Bridging the global digital divide

High throughput satellite technology has the potential to help connect billions of people globally. Cooperation between the British government, UK businesses, and their counterparts around the world are making its delivery a reality

Some 3.7 billion people around the world do not have internet, the majority of them living in developing countries. New and more affordable technology is helping to change that, by moving away from complex, cost-prohibitive infrastructure.

High throughput satellite technology, operating mainly in the powerful Ka-band frequency spectrum, enables local network operators and tower companies to provide cheaper access to reliable, fast communications. The setup results from an unprecedented collaboration between terrestrial and satellite operators that accelerates the provision of internet access in developing nations, including in remote regions.

“Governments and the private sector have realised they needed to be more creative about how to get internet to unconnected people. By bringing together different parts of the ecosystem, connectivity can be delivered at less than a tenth of the cost,” explains Kyle Whitehill, chief executive at the satellite provider Avanti Communications.

Under Avanti’s Extend service, high performance 2G, 3G and 4G can be quickly and affordably rolled out to local mobile network operators, bolstered by smaller and smartly-powered cell tower sites. The technology is being advanced even further under the company’s Instant5G project with the European Space Agency, technology businesses and universities.

Government and the private sector have realised they needed to be more creative about how to get internet to unconnected people

The effects of such communication changes on people’s lives are quickly visible. “Providing proper connectivity allows people to access education and healthcare, and work more effectively to be able to feed their family and have security,” says Whitehill. “We believe everyone has the power to ‘be more’ – and by breaking down these technology barriers, opportunities will be unlocked for them.”

High throughput satellite projects are already apace across sub-Saharan Africa, where only 26% of people have mobile internet. In northern Nigeria, satellite capacity provided by Avanti to the tower company IHS and mobile network operator MTN has enabled mobile connections in extremely rural areas. Elsewhere, in Kenya, a collaboration between the British government, technology companies including Avanti, and private investors – as part of the Global Partnership for Education – is enabling school connectivity for underrepresented communities. The Red Cross in Kenya has also worked with Avanti to use satellite technology as part of their disaster communications, to enable rapid, reliable communications during humanitarian disasters.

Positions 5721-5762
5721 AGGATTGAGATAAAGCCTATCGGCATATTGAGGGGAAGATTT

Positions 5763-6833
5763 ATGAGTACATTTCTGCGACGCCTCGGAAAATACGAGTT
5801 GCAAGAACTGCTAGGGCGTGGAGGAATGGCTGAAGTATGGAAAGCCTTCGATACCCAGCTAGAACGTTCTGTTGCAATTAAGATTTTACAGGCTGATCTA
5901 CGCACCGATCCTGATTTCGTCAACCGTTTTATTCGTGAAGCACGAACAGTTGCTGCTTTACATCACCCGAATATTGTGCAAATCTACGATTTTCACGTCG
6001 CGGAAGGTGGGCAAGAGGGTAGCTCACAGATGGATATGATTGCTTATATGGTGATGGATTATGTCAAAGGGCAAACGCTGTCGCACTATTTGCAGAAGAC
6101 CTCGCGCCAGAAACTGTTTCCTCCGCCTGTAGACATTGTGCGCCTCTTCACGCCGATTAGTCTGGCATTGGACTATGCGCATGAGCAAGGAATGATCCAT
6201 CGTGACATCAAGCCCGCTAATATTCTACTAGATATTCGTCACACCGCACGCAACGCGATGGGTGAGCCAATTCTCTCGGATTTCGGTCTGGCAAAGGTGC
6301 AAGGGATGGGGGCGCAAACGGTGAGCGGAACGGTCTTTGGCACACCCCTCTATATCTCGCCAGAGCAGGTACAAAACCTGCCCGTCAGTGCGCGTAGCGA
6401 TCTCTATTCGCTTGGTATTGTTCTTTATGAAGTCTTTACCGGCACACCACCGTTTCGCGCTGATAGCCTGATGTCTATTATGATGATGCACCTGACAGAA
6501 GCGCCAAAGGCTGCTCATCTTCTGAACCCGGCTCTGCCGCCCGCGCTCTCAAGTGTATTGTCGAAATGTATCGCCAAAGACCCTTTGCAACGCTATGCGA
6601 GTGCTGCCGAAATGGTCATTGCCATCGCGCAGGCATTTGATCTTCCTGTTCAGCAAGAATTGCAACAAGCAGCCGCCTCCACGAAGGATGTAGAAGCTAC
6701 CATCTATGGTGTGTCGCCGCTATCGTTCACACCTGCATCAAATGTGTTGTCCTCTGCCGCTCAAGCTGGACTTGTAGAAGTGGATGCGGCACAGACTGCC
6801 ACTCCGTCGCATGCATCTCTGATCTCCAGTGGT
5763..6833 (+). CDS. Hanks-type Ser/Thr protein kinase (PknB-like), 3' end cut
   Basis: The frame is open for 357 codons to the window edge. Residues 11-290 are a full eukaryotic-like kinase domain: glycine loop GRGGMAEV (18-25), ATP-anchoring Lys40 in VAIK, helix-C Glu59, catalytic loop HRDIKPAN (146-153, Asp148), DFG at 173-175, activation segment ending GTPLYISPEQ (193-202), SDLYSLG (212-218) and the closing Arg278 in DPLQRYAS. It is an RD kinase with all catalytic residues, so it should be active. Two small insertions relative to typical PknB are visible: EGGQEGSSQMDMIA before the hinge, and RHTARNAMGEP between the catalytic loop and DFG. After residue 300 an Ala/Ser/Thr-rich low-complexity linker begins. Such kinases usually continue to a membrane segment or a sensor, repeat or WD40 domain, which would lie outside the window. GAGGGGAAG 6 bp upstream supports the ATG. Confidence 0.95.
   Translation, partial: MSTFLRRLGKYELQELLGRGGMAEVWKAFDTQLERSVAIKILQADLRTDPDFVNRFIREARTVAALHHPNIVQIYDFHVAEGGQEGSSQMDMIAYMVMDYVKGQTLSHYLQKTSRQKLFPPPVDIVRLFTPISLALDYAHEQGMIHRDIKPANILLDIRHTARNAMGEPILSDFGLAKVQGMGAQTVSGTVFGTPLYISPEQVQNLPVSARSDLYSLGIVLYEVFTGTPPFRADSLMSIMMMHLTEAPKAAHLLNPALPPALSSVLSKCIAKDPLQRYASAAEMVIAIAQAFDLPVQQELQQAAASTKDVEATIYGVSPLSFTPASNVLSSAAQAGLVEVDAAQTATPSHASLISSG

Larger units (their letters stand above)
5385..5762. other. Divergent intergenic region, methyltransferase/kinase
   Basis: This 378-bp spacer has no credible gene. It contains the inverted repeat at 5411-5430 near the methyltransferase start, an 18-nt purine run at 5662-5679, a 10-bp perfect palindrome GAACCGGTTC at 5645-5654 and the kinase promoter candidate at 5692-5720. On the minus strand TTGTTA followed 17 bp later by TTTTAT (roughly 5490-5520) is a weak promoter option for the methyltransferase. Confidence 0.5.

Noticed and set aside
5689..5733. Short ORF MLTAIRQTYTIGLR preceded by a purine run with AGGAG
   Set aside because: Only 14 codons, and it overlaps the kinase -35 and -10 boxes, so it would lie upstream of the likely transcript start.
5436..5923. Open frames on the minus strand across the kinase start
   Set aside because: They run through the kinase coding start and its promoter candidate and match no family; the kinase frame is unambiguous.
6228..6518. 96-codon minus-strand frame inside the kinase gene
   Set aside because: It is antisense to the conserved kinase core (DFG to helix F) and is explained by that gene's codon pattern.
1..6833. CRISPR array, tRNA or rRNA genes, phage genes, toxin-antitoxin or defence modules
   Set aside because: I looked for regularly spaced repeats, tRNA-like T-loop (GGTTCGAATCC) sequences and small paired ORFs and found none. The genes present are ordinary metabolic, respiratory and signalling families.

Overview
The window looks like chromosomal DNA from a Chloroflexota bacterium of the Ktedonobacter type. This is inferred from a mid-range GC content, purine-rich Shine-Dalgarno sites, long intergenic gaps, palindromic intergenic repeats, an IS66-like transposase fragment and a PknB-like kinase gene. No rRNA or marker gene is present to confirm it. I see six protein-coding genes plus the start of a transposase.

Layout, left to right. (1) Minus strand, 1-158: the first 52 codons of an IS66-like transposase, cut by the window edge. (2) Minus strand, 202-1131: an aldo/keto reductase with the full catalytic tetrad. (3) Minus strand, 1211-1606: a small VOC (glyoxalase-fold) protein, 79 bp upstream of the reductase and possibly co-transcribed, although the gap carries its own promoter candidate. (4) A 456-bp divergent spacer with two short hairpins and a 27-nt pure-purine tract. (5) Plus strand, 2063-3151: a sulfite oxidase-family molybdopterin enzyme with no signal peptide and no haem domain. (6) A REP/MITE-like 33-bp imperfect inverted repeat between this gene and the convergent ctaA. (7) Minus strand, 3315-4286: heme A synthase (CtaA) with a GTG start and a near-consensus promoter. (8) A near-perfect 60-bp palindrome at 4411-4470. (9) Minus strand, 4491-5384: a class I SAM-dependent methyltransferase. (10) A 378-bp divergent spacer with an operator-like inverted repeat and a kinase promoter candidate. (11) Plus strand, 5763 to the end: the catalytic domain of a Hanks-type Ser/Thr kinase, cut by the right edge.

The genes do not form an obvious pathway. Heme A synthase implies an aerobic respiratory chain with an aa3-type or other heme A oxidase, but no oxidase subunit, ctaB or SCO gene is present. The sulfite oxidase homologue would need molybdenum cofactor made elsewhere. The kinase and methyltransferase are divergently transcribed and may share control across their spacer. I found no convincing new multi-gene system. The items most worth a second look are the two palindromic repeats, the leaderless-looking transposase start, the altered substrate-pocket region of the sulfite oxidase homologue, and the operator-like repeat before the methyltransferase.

As take-up of mobility services grows, users will inevitably start to rely more on data, and 5G powered by satellites will become key to meeting this demand. “Many people in Africa have relied on mobile phones for years but the big move now is access to fast data for crucial aspects of their lives. Reliable and superfast internet connectivity will give people essential support for advancing their education and businesses,” explains Whitehill. A major tipping point is expected in the coming years as 5G handsets become significantly cheaper.

Alongside projects by the British government and its counterparts globally, the UK’s private sector has an important role to play in helping lives in the developing world become more secure and empowered, Whitehill notes. Existing projects that Avanti is heavily involved with include helping marginalised people access education and technology in Kenya, South Sudan, Rwanda, Ghana and Angola. In Kenya alone, over 200 schools and more than 170,000 children now have internet at school.

“Getting high throughput satellite technology across Africa will bring measurable changes to people’s lives. While in Europe and the UK we might think of 5G in terms of faster streaming and enabling connected cars, for Africa the first benefit will be depth of coverage that unlocks vital life opportunities,” Whitehill concludes. “Given the significant growth in bandwidth that will be needed, high throughput satellite technology will enable rapid and affordable progress.”

To find out how 5G and satellite technology is connecting the world, visit

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